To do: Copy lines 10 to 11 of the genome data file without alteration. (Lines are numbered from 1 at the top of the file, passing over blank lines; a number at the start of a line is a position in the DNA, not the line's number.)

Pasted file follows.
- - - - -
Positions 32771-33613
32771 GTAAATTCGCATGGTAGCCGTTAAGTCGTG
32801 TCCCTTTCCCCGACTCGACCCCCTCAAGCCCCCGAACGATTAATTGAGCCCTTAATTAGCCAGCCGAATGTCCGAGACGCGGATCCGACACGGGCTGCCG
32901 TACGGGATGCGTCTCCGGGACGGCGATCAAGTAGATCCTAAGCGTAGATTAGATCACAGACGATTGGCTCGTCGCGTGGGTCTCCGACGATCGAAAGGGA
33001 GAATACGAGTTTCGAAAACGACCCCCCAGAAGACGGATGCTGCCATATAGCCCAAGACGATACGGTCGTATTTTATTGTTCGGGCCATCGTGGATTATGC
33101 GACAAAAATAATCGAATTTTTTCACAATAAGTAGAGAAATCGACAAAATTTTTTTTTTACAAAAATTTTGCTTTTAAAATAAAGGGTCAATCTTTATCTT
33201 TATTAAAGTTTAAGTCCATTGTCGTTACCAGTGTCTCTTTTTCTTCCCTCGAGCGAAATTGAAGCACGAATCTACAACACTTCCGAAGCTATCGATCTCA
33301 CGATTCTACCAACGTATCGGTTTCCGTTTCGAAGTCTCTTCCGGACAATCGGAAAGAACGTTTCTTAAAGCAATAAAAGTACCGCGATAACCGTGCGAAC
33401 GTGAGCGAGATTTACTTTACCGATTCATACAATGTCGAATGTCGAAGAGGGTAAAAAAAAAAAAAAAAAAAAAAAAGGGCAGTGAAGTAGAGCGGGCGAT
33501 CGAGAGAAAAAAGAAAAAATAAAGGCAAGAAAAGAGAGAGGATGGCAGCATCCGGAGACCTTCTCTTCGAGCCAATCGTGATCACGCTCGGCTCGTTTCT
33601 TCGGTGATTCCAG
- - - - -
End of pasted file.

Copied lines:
33501 CGAGAGAAAAAAGAAAAAATAAAGGCAAGAAAAGAGAGAGGATGGCAGCATCCGGAGACCTTCTCTTCGAGCCAATCGTGATCACGCTCGGCTCGTTTCT
33601 TCGGTGATTCCAG